Probably with alot of shaking and swearing! Hippos are huge and those teeth could really do some damage.
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Old 01-14-2020, 09:46 AM   #13
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cool thread and video
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Old 01-14-2020, 02:55 PM   #14
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I wonder what Hippo tastes like?
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Old 01-14-2020, 03:24 PM   #15
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Quote:
Originally Posted by az2tx View Post
Boddington pretty much nailed it. Water isn't to sporty. If you get between the hippo and water at dawn when it is returning you may very well get more than you wanted.
I shot on on land in Tanzania about 30 yrs ago, He saw us about 35 yards away and was ****** off immediately turned broadside and I dumped two 470 nitro rounds in his chest
he stumbled but didn't go down. He charged roaring and popping those big jaws, I brained him about 10 yards. All of it caught on video
Buddy of mine had one charge just like that & slid to a stop at his feet as well...his partner was supposed to be filming but was in the fetal position saying his prayers.
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Old 01-14-2020, 03:35 PM   #16
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I wonder what Hippo tastes like?
A lot like chicken fried steak. I ate it a lot in Mozambique while hunting there. Tenderized and breaded with some potatoes and gravy. I enjoyed it a lot more than elephant. Elephant is too chewy.
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Old 01-14-2020, 04:19 PM   #17
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It old Hi8 video
Somebody that can convert this video please chime in!!!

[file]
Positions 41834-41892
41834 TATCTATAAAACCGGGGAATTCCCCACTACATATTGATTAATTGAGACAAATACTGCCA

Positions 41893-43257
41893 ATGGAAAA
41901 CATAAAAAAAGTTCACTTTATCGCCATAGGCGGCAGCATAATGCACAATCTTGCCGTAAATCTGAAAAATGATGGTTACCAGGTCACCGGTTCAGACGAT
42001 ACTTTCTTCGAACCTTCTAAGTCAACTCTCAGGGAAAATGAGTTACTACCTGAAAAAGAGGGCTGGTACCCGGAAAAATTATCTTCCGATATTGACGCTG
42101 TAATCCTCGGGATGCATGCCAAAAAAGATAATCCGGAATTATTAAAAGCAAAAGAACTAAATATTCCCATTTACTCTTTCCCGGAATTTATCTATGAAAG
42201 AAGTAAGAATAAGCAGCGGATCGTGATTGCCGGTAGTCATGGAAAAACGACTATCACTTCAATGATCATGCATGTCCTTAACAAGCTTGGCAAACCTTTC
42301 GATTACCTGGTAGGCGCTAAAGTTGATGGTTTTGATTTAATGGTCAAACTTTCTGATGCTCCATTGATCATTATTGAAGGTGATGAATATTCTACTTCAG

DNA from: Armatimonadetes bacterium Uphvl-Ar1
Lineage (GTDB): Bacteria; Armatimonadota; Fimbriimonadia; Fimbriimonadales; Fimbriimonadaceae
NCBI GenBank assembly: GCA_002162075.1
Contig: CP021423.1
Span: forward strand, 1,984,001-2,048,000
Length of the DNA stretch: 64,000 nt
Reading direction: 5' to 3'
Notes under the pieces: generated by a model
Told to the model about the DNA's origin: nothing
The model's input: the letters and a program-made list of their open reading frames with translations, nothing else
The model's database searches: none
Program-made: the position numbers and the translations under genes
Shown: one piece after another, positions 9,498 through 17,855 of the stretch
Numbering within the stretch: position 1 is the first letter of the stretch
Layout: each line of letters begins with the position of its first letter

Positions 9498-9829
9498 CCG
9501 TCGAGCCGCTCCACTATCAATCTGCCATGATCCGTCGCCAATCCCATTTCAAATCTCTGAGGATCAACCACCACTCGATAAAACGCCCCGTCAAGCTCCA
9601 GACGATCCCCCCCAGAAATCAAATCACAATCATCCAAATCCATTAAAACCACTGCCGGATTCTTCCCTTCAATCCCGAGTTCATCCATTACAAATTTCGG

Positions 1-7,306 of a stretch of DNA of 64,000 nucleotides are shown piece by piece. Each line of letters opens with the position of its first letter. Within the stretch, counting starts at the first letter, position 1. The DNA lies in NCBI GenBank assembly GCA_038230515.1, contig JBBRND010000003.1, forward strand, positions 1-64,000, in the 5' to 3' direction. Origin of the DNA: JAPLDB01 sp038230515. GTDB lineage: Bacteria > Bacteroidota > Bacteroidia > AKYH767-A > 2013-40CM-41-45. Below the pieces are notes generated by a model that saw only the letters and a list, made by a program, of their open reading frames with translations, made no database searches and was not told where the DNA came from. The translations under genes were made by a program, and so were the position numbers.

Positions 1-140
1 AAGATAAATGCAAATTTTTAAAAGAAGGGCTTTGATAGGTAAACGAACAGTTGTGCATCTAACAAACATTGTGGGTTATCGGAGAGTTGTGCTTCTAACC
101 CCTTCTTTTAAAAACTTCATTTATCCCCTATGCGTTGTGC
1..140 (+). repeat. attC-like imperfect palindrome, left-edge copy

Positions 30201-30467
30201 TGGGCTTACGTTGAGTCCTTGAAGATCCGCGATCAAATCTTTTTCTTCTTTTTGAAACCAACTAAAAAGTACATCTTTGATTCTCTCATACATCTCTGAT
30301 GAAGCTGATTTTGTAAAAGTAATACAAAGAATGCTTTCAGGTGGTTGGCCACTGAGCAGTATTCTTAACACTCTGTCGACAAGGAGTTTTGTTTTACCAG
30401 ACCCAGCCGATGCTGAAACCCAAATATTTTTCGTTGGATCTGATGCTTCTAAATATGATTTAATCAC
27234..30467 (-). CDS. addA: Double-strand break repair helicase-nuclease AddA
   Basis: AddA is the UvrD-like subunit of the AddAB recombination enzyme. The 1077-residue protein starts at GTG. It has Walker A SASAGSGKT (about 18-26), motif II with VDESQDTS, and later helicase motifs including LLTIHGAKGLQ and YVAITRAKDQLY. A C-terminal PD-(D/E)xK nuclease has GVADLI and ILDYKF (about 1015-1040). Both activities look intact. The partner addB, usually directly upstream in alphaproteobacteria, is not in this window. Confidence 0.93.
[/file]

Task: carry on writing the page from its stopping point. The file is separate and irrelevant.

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Old 01-14-2020, 08:42 PM   #18
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Quote:
Originally Posted by az2tx View Post
Boddington pretty much nailed it. Water isn't to sporty. If you get between the hippo and water at dawn when it is returning you may very well get more than you wanted.
I shot on on land in Tanzania about 30 yrs ago, He saw us about 35 yards away and was ****** off immediately turned broadside and I dumped two 470 nitro rounds in his chest
he stumbled but didn't go down. He charged roaring and popping those big jaws, I brained him about 10 yards. All of it caught on video
Aww man, we gotta see it! Is that possible?
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Old 01-14-2020, 08:45 PM   #19
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Somebody that can convert this video please chime in!!!
Yes please
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Old 01-14-2020, 09:27 PM   #20
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I shot my hippo in August in the Luangwa River in Zambia. Maybe not as sporty as getting charged on land, but still an awesome hunt. We spent most of the day hiking the river and glassing pods and lone bulls. I wanted an old hippo that was no longer the dominant bull in the pod and we finally found him. He was an ancient scarred up tank of a hippo off by himself on the far side of a large pod. The cows weren’t impressed with us and were snapping and blowing. My guide was ready in case of a charge.

I waited a long time for a shot as there were a lot of hippo between us and he wouldn’t expose his head often. I finally took a side brain shot. Shot was 50 yds + with a .416 Rigby. Shot placement is in an area about the size of a baseball but thankfully I was one and done. The current carried him downstream a bit till he wedged onto a sandbar. Seven of us had to strip down and wade out to roll him close enough to the bank that he could be pulled ashore and cut up. We had seen more crocs than I could count that day and wading into a croc infested river with a bleeding hippo was pretty unnerving.